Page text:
Shorten uncapping university and ABC funding in budget reply

5 April 2019

Written by: Sean Carroll

Following Tuesday's budget, Bill Shorten outlines their response to the Coalition.

Opposition leader Bill Shorten delivered his budget reply last night in Parliament promising to restore funding to universities and the ABC, match the Coalition’s tax cuts and add $2.3 billion for cancer care.

Labor has promised to uncap university funding that was frozen by the Coalition in December of last year.

In 2018, Universities Australia projected that it would leave 9,500 university places underfunded as a result of the Coalition $2.2 billion cuts.

“I am pleased to announce Labor will restore funding certainty to our universities. We will uncap places providing our nation with more than 200,000 university graduates,” Shorten said. The opposition sourced their figures from the Mitchell Institute over a 12-year period.

Shorten said that Labor would guarantee funding over the ABC’s three-year funding cycle if elected, noting that the Australian public broadcaster had already lost 800 jobs since the Coalition came into power.

“From Play School to Bananas in Pyjamas, from cricket to the Hottest 100 Countdown, to getting critical warning messages out about floods and fire, the ABC is a part of our national fabric,” he said.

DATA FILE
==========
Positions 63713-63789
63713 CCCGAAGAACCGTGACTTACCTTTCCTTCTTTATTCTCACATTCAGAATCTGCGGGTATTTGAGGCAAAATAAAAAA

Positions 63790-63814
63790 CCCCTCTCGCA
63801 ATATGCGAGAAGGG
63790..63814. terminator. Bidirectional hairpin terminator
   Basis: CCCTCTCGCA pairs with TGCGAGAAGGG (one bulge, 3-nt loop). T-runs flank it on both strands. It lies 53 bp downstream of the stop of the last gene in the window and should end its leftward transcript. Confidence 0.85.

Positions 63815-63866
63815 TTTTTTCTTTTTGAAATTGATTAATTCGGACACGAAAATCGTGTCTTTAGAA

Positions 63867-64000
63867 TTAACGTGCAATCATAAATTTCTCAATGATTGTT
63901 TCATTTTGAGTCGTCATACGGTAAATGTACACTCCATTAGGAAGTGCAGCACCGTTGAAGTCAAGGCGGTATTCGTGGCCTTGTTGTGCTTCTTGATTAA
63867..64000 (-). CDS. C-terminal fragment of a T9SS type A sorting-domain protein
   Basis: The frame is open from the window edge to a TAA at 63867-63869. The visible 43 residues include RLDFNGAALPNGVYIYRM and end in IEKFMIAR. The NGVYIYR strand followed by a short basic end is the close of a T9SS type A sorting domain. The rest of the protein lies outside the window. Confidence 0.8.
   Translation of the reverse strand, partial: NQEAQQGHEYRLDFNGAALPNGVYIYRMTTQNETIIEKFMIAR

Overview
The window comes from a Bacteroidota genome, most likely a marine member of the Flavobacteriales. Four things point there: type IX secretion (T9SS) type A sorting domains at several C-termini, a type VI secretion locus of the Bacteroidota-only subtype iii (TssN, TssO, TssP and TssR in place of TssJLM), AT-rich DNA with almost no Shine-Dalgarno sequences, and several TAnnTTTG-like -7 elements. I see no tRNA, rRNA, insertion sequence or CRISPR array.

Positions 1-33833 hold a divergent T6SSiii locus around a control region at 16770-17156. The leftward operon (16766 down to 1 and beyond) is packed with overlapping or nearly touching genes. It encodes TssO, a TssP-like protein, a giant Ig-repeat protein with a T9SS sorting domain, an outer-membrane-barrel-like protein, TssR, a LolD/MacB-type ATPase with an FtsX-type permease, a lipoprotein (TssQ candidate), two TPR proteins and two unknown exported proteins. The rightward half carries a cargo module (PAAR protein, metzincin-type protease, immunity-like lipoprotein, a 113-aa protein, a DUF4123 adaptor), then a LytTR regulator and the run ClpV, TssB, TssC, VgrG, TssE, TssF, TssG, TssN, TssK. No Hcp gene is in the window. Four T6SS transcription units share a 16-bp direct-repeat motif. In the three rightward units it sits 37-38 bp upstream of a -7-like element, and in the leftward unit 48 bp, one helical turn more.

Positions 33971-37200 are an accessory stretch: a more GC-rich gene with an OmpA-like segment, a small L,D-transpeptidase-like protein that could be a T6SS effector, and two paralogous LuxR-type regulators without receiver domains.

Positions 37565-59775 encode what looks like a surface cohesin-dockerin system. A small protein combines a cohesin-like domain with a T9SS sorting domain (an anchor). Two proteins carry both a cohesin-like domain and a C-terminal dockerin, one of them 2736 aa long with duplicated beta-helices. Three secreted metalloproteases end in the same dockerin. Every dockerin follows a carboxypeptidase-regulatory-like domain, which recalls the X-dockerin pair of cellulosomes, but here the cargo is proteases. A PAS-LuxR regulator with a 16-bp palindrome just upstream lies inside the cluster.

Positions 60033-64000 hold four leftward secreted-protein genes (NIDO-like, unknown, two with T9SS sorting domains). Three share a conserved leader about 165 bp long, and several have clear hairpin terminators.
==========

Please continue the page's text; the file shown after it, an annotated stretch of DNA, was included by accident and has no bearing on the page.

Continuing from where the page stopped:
If elected, Labor will restore approximately $83.7 million to the broadcaster, reversing the freeze set in by the current government.

ABC managing director David Anderson said following the Coalition’s budget “given our tight fiscal envelope, meeting the costs will have to involve tough decisions on staffing and services.”

Defending the cuts last May, Finance Minister Mattias Cormann said that “nearly all other government-funded, taxpayer-funded organisations have to find productivity improvements and operation efficiencies.”

The Coalition did not mention an intent to reverse the freeze or increase funding to the ABC in their budget.

Shorten outlined that a Labor government would match the Coalition’s tax cuts for workers earning between $48,000 and $126,000. He said that Australians earning over $200,000 should not get a tax cut.

Treasurer Josh Frydenberg said before the budget reply that “the progressive nature of our [tax] system sees the top five percent of taxpayers currently paying about a third of all tax.”

The opposition’s proposed cancer plan would cover up to six million free cancer scans, three million free appointments with specialists and affordable medicines.

Shorten said “cancer is frightening, it’s isolating, it’s exhausting. And – all too often – it is impoverishing.

“And until the day we find a cure, I can promise you this. Under Labor, if you are battling cancer, you can focus on getting well, without worrying about going broke.”

Frydenberg promised $1.1 billion towards a primary healthcare plan in the Coalition budget.

Photo: Bill Shorten MP at impromtu press conference by Takver available HERE and used under a Creative Commons Attribution. The image has not been modified.